I'm not certain of what the above settings do, but they seem to relate to the loading of post process effects such as HDR which are applied after a scene is rendered. By changing these values you can fine-tune the way their loading impacts on stuttering in the game world. I tried various values, but the most noticeable impact was reducing the iPostProcessMillisecondsLoadingQueuedPriority value from its default of 20 to a lower value, such as 5. It will depend on your particular system as to whether changing this will have the same impact.
All of the above settings seem to relate to the use of the GameBryo engine's multithreading capability. Multithreading splits tasks into 'threads' where possible, and runs them in parallel across both cores of multi core or HyperThreading (virtual multi core) CPUs to improve performance. Note that raising the values of the iThreads, iNumHavokThreads and iOpenMPLevel settings very high doesn't automatically mean it uses that many threads - it all depends on how many threads are actually possible based on the information being processed. Experiment with these variables but if you experience problems reset them back to their defaults.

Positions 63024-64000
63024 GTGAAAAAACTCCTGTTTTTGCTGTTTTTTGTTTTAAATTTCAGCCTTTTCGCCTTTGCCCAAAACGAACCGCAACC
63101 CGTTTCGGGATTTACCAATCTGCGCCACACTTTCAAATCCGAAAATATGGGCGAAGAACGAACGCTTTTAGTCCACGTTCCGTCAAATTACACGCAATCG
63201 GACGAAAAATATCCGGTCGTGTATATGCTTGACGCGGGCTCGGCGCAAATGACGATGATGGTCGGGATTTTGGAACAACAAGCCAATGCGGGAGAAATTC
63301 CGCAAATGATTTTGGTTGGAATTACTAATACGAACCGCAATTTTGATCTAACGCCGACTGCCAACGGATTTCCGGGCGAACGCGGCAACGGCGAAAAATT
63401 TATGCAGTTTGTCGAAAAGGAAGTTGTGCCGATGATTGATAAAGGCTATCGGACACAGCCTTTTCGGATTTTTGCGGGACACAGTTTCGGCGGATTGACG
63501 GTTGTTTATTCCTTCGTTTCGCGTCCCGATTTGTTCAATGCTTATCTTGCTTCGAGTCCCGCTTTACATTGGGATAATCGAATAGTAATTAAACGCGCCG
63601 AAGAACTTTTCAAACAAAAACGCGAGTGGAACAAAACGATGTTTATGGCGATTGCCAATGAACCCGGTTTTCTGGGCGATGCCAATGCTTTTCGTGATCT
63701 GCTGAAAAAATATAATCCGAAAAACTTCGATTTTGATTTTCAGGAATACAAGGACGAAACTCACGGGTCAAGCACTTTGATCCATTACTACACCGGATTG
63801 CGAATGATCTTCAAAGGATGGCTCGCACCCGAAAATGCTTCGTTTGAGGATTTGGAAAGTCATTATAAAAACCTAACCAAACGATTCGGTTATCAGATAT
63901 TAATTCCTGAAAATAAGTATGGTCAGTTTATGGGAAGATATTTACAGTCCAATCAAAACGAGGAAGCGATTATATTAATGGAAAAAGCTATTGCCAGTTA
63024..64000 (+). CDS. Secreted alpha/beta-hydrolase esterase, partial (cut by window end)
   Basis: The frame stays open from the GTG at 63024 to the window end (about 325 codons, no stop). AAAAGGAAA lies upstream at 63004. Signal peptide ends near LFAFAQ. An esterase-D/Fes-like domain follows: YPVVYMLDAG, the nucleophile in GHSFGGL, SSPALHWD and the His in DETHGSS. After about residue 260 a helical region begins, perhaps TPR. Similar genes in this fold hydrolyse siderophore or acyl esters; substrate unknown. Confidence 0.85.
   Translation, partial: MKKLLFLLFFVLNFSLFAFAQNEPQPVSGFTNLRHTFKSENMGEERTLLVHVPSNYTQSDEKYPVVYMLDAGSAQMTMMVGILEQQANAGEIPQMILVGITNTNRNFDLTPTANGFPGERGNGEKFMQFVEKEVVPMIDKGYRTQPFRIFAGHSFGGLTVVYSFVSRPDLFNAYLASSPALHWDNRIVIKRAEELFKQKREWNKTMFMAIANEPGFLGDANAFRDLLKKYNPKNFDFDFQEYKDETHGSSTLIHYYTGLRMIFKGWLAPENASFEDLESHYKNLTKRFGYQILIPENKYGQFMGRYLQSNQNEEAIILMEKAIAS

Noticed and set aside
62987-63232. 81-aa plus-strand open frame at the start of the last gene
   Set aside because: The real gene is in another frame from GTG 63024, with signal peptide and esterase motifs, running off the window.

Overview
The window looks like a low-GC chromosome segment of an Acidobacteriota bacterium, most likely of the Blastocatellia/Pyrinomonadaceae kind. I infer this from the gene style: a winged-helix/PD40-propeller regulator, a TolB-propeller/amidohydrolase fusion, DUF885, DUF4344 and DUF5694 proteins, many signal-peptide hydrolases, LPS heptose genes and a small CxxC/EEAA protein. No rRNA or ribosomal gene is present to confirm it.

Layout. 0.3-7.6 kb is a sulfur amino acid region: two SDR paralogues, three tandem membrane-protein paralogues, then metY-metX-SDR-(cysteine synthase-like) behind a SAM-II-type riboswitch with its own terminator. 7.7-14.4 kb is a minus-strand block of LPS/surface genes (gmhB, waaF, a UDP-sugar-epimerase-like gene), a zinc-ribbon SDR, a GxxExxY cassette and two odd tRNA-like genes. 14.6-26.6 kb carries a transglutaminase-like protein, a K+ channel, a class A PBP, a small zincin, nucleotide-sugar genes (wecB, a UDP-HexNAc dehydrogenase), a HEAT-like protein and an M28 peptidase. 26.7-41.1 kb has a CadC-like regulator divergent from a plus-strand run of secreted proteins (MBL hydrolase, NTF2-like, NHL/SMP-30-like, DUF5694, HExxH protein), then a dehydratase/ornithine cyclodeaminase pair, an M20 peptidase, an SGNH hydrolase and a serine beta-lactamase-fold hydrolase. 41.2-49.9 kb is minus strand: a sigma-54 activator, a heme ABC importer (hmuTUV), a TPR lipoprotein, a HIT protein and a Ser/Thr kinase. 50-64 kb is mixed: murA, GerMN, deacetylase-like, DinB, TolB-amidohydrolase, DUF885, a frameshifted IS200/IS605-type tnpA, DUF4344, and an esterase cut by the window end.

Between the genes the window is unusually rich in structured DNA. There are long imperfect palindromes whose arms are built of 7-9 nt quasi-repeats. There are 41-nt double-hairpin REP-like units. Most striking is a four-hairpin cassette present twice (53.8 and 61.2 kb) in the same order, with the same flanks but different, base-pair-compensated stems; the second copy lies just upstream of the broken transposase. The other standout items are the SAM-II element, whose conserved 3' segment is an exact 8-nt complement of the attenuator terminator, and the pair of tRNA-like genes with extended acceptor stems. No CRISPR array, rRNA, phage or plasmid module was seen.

Update: In recent times many people have written to me and/or have also posted around the Internet that the tweaks in the [Memory, Loading & Multithreading Variables] section of this guide are either useless or harmful. I have clearly noted from day one that that these tweaks may have no impact, and having tested them myself to ensure that they aren't harmful, I mention that you can experiment with them if you wish, and reset them if you run into any problems. The reason they are still listed here is for the sake of completeness, so I don't receive hundreds of emails telling me that my guide is 'incomplete' because I don't cover these famous tweaks.
[Cell Visibility/Loading Variables]